Web Service APIs
The speed and frequency at which new APIs are available in today's market makes the prior generation of "connectors" impractical when integrating data to any of these end-points. The DataConnect Studio API invoker provides a standardized and consistent approach to use the web service APIs. Any RESTful or SOAP based API can be exercised and leveraged as part of an integration workflow.
An example of using a REST interface with the invoker includes extracting data from a financial website such as Intrinio to update your Salesforce CRM data. In this case, you can design a process that uses the invoker to extract raw JSON data and pass that data to a map step that uses the JSON connector on the source and the Salesforce connector on the target.
The Salesforce connector is built to read and write data to existing Salesforce objects and is very powerful. However, the Studio API invoker can be more useful. For example, you can use the Studio API invoker to invoke any of the Salesforce API calls such as findDuplicates() or merge(). You can also extract metadata from Salesforce and use that metadata to replicate the structure in a relational database such as Microsoft SQL Server.
Custom Java objects
When functionality outside the scope of the integration language is required, you can call custom Java objects for specialized processing. For example, calling Java code to generate a global unique identifier that is specific to your environment or calling a Natural Language Processor such as OpenNLP to parse unstructured text.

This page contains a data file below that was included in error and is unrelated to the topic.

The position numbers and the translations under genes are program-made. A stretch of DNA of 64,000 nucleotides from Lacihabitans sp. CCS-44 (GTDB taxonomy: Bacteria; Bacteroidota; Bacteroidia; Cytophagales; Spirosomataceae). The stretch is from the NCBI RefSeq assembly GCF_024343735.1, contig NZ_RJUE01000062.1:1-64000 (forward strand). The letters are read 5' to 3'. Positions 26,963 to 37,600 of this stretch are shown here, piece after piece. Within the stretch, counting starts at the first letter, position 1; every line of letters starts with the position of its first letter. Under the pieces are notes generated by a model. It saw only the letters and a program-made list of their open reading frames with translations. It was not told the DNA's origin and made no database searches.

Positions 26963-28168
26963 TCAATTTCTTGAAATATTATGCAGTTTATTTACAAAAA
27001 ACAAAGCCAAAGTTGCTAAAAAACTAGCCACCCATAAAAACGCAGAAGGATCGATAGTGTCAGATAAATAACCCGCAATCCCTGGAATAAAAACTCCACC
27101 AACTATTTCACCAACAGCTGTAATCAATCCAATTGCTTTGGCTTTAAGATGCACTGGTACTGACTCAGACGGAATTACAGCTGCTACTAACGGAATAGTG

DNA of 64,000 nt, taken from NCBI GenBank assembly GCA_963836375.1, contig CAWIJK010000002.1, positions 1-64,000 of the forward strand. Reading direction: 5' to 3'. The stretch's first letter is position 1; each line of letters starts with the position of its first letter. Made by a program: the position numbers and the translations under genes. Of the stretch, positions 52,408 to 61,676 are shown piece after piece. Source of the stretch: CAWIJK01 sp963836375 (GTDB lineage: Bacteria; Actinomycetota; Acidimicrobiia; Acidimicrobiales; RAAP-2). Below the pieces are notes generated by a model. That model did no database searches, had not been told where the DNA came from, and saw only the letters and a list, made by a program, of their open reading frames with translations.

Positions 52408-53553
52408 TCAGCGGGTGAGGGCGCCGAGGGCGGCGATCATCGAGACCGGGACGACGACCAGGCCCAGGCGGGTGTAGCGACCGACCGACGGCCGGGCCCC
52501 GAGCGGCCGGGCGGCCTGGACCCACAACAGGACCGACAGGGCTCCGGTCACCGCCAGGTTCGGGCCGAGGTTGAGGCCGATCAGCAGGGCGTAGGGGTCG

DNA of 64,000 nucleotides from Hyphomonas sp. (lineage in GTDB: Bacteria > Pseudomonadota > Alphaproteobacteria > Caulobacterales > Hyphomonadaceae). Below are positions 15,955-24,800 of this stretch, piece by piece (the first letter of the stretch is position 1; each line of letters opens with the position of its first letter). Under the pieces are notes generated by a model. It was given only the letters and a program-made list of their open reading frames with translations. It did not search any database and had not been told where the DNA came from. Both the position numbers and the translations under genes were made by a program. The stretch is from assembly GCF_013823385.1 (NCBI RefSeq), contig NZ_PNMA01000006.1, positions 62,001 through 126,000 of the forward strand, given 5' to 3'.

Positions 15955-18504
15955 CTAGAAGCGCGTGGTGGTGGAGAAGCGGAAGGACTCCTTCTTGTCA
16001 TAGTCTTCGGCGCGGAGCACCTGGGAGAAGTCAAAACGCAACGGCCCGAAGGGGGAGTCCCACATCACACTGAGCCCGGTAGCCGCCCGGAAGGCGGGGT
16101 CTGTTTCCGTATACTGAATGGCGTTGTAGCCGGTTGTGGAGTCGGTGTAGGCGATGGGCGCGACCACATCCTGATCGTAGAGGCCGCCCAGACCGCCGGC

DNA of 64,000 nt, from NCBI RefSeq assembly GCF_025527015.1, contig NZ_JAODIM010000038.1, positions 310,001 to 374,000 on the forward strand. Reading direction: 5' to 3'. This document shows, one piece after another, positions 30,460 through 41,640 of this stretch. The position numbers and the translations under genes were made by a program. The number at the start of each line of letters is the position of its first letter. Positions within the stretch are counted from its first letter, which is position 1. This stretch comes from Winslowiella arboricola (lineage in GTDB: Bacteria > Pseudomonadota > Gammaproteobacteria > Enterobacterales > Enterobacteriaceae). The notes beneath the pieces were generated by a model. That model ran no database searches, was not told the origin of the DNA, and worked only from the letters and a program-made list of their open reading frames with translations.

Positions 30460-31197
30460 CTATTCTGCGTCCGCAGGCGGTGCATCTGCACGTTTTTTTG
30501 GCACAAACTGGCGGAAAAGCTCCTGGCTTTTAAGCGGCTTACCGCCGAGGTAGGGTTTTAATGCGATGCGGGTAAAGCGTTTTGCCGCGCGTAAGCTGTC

While this example is relatively simple, instantiating and using the JVM and Java object is straightforward:
'Declare objects
public objJVM As JavaVM
public obJava As JavaObject
objJVM = New javavm()
objJava = Numbers()
'Set variables
int1 = 201
int2 = 403
'Call method
Note:  Actian cannot provide direct support for using these third-party objects. However, the scripting language provides the ability to make these external calls. For details, see Java Objects in Scripts.
There may be some performance overhead for which the engine may not have any control, but you can modify the default Java Argument settings and provide additional class path information in the runtime configuration artifact for maps and processes. Additionally, you can make these modifications in the cosmos.ini file to optimize the solution. Make sure to modify the cosmos.ini file for the Studio IDE and the Runtime Engine as required.
A few examples of the arguments that you can change include:
Heap (-XmX and -XmS)
Debugging args